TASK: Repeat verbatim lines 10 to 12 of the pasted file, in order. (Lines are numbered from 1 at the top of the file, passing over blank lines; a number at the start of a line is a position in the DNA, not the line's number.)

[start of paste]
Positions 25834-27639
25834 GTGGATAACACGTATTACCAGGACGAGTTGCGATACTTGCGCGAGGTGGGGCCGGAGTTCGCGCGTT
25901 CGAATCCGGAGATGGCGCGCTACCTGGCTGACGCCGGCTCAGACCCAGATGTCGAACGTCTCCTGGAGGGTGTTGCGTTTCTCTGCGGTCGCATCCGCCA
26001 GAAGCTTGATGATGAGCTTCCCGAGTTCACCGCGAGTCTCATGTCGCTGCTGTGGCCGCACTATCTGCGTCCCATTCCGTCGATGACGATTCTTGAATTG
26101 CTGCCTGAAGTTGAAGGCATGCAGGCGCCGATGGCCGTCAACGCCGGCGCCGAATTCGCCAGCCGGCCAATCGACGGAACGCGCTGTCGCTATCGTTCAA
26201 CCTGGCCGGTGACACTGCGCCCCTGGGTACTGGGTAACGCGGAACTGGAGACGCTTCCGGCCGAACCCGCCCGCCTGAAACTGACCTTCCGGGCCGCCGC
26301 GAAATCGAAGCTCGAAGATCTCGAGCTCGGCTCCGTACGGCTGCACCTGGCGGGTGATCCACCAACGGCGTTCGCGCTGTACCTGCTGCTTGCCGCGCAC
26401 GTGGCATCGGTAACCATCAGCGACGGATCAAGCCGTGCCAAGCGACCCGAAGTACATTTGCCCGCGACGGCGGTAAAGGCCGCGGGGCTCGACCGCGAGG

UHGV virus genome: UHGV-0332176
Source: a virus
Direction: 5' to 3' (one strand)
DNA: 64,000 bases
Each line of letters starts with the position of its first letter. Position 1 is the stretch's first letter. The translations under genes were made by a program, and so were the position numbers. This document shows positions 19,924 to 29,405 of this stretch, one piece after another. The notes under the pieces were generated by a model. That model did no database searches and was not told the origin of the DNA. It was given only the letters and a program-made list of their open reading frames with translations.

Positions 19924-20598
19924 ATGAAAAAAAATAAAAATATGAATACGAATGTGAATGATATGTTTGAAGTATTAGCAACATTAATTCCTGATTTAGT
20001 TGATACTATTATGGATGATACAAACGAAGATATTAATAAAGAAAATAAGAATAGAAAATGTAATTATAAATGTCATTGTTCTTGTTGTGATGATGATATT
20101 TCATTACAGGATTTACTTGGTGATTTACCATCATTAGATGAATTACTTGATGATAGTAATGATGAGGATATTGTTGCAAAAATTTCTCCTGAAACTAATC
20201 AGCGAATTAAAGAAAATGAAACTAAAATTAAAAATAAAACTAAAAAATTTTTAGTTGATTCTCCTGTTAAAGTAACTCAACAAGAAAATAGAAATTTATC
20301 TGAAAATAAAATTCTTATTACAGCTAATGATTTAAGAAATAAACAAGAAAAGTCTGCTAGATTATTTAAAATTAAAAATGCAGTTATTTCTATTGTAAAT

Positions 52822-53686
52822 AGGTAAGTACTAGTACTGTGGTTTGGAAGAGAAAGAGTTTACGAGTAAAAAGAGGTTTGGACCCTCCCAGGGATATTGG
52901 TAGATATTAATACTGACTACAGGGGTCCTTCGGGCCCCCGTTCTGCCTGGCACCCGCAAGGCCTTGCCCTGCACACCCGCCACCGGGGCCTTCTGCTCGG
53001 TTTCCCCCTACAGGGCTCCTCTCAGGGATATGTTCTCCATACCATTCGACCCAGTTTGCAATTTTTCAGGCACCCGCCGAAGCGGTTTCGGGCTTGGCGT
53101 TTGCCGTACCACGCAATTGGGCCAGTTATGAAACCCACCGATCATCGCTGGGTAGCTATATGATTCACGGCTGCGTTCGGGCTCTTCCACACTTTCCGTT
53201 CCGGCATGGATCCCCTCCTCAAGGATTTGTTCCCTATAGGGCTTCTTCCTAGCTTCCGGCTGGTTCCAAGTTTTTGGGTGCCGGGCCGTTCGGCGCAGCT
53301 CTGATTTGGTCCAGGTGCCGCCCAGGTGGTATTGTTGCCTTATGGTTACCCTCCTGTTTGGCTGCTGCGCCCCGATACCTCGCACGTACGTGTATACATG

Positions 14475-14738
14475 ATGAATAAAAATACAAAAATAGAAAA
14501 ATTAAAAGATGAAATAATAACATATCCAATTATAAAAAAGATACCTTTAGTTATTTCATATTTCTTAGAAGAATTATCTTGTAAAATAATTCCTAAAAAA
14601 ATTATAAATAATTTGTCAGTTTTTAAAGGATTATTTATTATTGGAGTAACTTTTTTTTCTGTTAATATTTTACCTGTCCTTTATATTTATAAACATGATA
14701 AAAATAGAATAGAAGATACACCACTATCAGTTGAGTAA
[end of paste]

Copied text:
Source: a virus
Direction: 5' to 3' (one strand)
DNA: 64,000 bases